Published: Mon Apr 25, 2011
Spring Commencement marks move to two ceremonies
U.S. Rep. Diane Black and state Rep. Ryan Williams will be the speakers for Tennessee Tech University's first dual spring commencement ceremonies on Saturday, May 7, in the Hooper Eblen Center on the TTU campus. Nearly 1,300 students will graduate in the ceremonies.
Black will speak at the morning ceremony at 9:30 a.m. Students of the colleges of Agricultural and Human Sciences, Arts and Sciences, Engineering, and Interdisciplinary Studies will graduate at this time. Williams will speak at the afternoon ceremony at 2 p.m. Students of the colleges of Business and Education will graduate at this time.
The addition of a second ceremony was needed because a single ceremony had reached the center's capacity with the growth in the number of graduates and their guests over the years.
As a small business owner, former educator and registered nurse for more than 40 years, Black brings a unique perspective to her work in Washington.
> She ran for office for the first time in 1998, when she was elected to the Tennessee House of Representatives. Elected to the state senate in 2004, Black built on her reputation as a champion for children and seniors, traditional family values, fiscal responsibility, and small business owners. In 2006, Black was elected by her peers to serve as chairperson of the Senate Republican Caucus – the first woman in Tennessee history to hold that title.
In 2010 Black was elected to represent Tennessee's 6th Congressional District, which encompasses areas north, east and south of Nashville. Upon coming to Congress, Black was chosen as one of only two freshmen to serve on the powerful House Ways and Means Committee, serving on the Oversight and Human Resources Subcommittees on Ways and Means. Additionally, Black serves as a member of the House Budget Committee.
Born in Baltimore, Md., Black and her husband of 30 years, Dr. David Black, have three grown children and six grandchildren. They moved to Tennessee 25 years ago and currently live in Gallatin.
At an early age, Williams fell in love with team sports – in particular, the game of soccer. He later used that gift to earn a scholarship to play soccer at the collegiate level for Carson-Newman College in Jefferson City, Tenn. This was a significant accomplishment for Williams and his family because he became the first member of his working-class family to graduate from college.
> After graduation, Williams immediately took a sales job for an area rug company. After working his way from the lowest-paid position to part-owner of the company, the couple decided to sell the business and move to Cookeville in spring 1999.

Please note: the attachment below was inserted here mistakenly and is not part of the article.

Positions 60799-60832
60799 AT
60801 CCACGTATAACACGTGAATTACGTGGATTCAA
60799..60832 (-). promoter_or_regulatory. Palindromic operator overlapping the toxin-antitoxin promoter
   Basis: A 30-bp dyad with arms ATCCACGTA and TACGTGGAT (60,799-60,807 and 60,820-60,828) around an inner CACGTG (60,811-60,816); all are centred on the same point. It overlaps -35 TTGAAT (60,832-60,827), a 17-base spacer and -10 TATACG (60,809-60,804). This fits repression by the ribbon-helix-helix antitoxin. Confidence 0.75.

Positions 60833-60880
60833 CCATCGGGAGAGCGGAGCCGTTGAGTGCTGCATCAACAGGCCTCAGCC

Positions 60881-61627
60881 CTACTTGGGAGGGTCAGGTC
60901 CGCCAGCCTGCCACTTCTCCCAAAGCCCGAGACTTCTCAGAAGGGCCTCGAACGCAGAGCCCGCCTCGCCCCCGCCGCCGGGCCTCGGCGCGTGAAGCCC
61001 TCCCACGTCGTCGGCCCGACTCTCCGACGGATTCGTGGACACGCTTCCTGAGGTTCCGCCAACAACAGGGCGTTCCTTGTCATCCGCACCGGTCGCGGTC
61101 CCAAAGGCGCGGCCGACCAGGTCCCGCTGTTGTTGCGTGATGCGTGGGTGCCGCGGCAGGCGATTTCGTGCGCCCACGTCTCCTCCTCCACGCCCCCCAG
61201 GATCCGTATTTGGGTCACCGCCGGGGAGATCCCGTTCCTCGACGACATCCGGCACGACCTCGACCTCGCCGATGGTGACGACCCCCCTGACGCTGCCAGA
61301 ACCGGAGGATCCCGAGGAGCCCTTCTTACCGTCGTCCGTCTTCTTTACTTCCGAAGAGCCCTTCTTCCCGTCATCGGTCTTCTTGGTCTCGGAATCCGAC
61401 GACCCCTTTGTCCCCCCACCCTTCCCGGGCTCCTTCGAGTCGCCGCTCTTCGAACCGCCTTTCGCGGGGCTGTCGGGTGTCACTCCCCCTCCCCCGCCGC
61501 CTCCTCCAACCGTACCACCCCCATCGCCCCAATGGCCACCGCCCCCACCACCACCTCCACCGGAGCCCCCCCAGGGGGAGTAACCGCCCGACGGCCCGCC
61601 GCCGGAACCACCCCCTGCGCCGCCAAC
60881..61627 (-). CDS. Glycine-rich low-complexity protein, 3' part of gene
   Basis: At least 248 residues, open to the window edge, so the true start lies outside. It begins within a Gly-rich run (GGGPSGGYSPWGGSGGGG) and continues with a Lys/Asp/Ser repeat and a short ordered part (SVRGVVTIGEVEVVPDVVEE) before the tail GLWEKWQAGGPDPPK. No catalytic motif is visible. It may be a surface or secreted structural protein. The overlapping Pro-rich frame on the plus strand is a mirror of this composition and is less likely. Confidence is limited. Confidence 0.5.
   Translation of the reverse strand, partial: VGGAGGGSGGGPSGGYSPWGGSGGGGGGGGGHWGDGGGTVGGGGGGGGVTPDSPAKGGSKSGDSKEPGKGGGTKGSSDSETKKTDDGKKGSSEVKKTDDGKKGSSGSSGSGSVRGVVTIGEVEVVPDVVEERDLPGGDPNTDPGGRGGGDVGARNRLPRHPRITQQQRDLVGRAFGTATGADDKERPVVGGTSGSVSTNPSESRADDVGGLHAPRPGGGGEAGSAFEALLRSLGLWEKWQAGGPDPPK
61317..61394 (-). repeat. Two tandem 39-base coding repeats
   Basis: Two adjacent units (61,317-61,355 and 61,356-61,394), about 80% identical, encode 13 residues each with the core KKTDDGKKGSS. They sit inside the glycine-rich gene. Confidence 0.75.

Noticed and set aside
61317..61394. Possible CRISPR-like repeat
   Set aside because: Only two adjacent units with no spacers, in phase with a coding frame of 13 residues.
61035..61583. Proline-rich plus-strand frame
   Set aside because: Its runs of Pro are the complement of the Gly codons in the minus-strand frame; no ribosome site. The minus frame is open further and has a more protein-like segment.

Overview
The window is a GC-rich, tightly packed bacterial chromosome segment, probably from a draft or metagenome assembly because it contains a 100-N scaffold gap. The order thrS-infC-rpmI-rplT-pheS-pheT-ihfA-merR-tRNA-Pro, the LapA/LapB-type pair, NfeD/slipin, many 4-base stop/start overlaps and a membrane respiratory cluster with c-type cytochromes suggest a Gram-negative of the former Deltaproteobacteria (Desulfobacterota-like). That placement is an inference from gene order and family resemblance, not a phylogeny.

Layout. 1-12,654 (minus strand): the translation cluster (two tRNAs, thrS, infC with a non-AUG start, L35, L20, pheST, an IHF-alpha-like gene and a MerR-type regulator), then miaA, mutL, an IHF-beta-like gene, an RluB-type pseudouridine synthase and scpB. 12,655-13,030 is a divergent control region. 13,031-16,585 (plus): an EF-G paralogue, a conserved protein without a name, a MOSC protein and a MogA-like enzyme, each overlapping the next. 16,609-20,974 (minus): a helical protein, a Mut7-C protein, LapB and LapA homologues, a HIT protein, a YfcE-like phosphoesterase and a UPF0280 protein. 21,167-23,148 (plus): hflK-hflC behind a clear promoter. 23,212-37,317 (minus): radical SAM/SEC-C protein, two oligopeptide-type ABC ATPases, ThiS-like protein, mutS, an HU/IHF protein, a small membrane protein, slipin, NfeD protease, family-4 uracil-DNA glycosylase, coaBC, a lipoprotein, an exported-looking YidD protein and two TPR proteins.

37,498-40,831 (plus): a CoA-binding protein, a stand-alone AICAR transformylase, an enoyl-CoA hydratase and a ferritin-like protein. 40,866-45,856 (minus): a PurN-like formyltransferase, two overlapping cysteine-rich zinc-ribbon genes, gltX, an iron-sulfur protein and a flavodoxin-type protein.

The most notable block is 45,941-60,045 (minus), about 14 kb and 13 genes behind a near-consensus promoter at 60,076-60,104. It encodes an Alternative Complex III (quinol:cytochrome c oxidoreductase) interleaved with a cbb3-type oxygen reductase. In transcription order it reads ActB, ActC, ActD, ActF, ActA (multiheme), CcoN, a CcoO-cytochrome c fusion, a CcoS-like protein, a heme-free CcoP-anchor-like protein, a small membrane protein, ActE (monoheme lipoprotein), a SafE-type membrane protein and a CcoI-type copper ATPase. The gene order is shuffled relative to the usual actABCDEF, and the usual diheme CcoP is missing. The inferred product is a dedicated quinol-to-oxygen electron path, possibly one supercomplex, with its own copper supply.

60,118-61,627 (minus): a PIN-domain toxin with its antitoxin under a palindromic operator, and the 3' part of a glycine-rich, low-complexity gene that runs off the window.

In 2010, he was elected to represent the 42nd District, which includes Cookeville, in the Tennessee House of Representatives. He currently also serves as director of business development for J&S Construction Co., having worked there since moving to Cookeville.
During his term as a Cookeville City councilman, Williams used his real estate and leadership skills to find a suitable land option for the new Prescott K-8 campus in South Cookeville. The location he found allowed for better distribution of school traffic around the city. Most importantly, it was within the city's future growth plan and the school board's land acquisition budget.
Williams also served as the council's representative to the Planning Commission and in that role has been an advocate for more stringent standards in landscape buffering between commercial and residential property. He also spearheaded the organization of an Architectural Review Board and developed a new architectural standard for all commercial and multi-family properties. Ryan's support of the Cookeville Regional Medical Center staff and board has facilitated the growth of one of our community's greatest employers and assets.
Williams and his wife, the former Abby Bates of Cookeville, have two children.
Following these ceremonies, TTU will have granted more than 70,000 degrees. Students graduating this spring hail from 32 states including Tennessee, 78 Tennessee counties and 14 foreign countries. They represent 41 undergraduate and 22 graduate programs.